Two more employees of a Medford nursing home were arrested Thursday as part of an ongoing criminal negligence case related to the death of a resident in October 2012, according to a press release from the attorney general’s office. 

Marianne Fassino, 53, of Shirley, and Leona Gordon, 35, of Medford, were arrested in connection with the death of a 72-year-old female resident who was at Medford Multicare Center for Living, Inc. for what was supposed to be temporary rehabilitation, according to the release.

According to Attorney General Eric T. Schneiderman, the resident died as a result of not being connected to a ventilator machine at night despite explicit orders to the contrary from her doctor. Fassino, a registered nurse, was in charge of the home’s ventilator unit the night of the death. According to the release, Fassino failed to respond to the visual and audio alarms for almost two hours despite being inches away from monitors. She now faces felony charges. 

Gordon, an aide who was responsible for watching the unit’s alarm monitor in the nursing station to ensure that any alarms were answered in a timely manner, also faces charges today.

“The negligence alleged in this case is criminal and will not be tolerated in New York nursing homes,” Schneiderman said. “Today’s indictment sends a clear message: We will arrest those who put our most vulnerable citizens in harm’s way, and in particular those who neglect or deny life-saving medical treatment to patients. We must and will do everything in our power to protect our nursing home residents from abuse.”

Seven others were arrested and charged in February including registered nurse Kimberly Lappe, 31, of Medford; licensed practical nurse Victoria Caldwell, 51, of Medford; aide Christina Corelli, 37, of East Patchogue; aide Patricia DiGiovanni, 62, of Port Jefferson; licensed administrator David Fielding, 56, of West Lido Beach; director of respiratory therapy Christine Boylan, 49, of Mastic; and respiratory therapist Kethlie Joseph, 62, of Brentwood.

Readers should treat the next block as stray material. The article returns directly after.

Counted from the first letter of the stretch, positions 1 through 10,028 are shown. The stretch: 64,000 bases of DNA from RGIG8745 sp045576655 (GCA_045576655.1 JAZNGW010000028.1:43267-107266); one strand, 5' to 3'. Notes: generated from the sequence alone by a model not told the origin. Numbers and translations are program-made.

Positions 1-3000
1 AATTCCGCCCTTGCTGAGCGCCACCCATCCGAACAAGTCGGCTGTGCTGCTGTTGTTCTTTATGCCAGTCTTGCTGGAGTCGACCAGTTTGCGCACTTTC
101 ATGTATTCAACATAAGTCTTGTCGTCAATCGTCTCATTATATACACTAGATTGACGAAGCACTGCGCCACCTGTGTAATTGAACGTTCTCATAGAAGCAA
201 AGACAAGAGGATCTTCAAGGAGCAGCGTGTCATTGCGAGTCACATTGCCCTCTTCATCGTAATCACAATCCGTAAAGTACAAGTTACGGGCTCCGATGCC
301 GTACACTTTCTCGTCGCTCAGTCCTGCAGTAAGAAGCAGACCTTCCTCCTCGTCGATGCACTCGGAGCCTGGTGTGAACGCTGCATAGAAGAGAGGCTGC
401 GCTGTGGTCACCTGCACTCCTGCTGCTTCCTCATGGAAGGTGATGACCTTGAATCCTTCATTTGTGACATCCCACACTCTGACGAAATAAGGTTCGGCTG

All the defendants face up to four years behind bars on the 27 felony counts charged in the indictment, according to the release. The indictment includes 46 counts, ranging from misdemeanor ‘willful violation of health laws’ to the top count of criminally negligent homicide. Administrators and employees were also charged in the coverup and the corporation operating the home was indicted on charges of attempting to cover up the circumstances of the death. 

“We will not tolerate the denial of critical life support by caregivers,” Schneiderman said.  

Earlier this year, the Attorney General filed a civil lawsuit charging the home’s owners with corporate looting and fraud which detailed a long history of resident neglect and systematic corporate looting. 

According to the release: “the civil complaint details how Medford’s owners lined their pockets with millions in public Medicaid funds while turning a blind eye to persistent neglect of residents by senior management and staff. Since opening Medford in 2003, the owners systematically looted the facility by paying themselves at least $60 million, representing 22 percent of the Medicaid funding they received in that time.”

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